“MACRA will undoubtedly have profound impacts on U.S. healthcare delivery,” Williams stated during his opening presentation. The switch from volume to value has been set in motion and he stated quality reporting is here to stay and will be a critical part in provider payment models moving forward “regardless of how the details unfold.”
“No outcome, no income…That’s what MACRA is all about,” Nash stated, adding transparency is “the only way we’ll achieve true professionalism [but] we’re well on our way.”
How will cardiology get there? As Nash states, first things first, there needs to be more agreement. For example, unexplained clinical variation needs to be reduced as does slavish adherence to professional autonomy. In addition, more measurements should be utilized to help close the feedback loop.
Nash notes this will require the current medical education model to be changed. Education surrounding behavioral economics and nutrition will need to be placed into the medical education continuum, Nash stated.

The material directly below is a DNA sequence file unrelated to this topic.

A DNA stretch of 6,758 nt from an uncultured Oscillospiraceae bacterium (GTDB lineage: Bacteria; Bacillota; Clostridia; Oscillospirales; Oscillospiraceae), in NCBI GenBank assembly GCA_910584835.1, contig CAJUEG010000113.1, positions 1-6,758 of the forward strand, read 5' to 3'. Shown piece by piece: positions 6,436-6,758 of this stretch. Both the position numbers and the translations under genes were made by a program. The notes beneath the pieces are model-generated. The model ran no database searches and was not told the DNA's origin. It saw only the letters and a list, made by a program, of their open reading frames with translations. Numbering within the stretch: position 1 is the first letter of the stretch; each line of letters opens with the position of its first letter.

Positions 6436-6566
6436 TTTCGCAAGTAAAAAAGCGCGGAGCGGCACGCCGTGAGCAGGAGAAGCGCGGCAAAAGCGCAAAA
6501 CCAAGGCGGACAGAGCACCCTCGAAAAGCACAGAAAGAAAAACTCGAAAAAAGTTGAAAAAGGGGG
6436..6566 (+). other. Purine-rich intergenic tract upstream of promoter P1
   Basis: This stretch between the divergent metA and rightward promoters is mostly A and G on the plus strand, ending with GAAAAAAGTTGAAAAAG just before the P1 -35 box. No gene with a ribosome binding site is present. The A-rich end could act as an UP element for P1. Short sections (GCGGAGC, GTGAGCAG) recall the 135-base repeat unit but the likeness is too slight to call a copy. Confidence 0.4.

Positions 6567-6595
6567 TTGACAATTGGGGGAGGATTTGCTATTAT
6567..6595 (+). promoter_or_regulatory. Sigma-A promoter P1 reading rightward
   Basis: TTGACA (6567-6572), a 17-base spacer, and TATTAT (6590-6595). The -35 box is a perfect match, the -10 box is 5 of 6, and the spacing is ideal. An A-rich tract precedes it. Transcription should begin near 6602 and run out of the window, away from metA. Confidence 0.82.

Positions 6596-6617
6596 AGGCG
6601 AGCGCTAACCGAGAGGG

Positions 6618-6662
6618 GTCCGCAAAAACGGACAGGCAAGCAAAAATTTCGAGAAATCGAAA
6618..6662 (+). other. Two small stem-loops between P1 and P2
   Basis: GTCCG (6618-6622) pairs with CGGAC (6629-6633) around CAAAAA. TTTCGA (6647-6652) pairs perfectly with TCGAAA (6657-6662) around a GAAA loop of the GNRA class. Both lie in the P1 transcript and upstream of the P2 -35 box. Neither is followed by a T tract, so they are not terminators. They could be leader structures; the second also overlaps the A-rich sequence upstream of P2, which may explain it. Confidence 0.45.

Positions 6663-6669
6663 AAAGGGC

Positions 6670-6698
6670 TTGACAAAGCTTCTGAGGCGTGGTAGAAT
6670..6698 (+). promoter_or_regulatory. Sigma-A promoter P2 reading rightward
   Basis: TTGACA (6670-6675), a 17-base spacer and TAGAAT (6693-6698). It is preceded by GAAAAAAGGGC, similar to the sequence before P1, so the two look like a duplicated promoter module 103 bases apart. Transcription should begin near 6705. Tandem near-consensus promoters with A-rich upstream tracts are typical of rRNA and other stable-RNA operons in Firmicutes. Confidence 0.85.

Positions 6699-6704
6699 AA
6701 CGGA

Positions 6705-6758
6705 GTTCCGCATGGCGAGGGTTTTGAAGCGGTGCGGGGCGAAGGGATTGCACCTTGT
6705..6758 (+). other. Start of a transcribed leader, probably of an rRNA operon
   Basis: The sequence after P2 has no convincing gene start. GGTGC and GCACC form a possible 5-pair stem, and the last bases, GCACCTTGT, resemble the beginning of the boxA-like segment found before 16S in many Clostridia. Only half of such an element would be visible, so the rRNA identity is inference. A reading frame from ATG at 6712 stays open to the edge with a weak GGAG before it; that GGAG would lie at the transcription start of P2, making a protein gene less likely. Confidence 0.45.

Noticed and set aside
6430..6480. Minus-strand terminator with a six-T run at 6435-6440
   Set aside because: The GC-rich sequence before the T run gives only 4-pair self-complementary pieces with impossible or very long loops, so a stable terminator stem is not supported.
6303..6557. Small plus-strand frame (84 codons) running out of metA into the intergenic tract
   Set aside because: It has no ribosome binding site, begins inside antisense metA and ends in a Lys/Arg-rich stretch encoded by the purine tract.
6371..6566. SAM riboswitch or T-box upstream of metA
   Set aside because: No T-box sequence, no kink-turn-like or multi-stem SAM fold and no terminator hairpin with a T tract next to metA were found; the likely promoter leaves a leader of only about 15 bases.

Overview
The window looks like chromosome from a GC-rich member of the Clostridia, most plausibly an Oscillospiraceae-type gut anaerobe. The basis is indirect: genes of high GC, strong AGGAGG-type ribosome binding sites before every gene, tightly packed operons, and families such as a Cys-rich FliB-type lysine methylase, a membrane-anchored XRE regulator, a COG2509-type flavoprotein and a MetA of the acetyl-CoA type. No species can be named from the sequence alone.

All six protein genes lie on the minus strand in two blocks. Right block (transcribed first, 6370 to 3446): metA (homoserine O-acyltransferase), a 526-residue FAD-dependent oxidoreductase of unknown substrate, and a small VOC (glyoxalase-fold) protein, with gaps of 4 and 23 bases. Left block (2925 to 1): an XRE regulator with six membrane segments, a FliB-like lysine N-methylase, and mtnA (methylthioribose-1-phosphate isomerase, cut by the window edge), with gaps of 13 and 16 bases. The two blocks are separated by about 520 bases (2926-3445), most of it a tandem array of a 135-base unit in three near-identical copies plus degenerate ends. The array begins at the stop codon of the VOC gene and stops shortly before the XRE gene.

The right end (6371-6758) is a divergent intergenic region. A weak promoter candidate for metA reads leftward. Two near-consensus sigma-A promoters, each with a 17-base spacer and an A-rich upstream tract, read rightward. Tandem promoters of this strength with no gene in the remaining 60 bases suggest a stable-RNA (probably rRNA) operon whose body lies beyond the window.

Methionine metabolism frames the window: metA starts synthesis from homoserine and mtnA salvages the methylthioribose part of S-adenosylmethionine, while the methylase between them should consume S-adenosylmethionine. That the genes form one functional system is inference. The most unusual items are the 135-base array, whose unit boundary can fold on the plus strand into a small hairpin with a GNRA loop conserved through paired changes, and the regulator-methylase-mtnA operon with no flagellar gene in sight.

While the content within the medical education model has clearly changed a great deal, the general structure has largely remained unchanged. To that end, American Medical Association President Dr. Steven Stack told Healthcare Dive in an earlier interview, "We are working doggedly and aggressively to completely reinvent the model of medical schools so hopefully at the end of a decade, in which we're only roughly in our third year, we will have been able to reinvent the medical school model so that physicians of tomorrow come out with a different, better tailored skillset and knowledge base to help them in today's health system which is very different than it was in 1910 when the current model was created.”
The overarching takeaway from the presentation was it’s critical for cardiologists to take a bigger role educating patients as well as the broader public about how their lifestyle impacts their heart and their overall health. And cardiologists need to get more involved in health policy. Using the example of the mandatory bundled joint payment model, Nash said in three years, there could be bundled payments for congestive heart failure. “That, colleagues, is where we’re heading…The people who write the rules are not in this auditorium,” Nash stated. “We need to be a part of that conversation moving forward so we can participate in aligning physician compensation with population health.”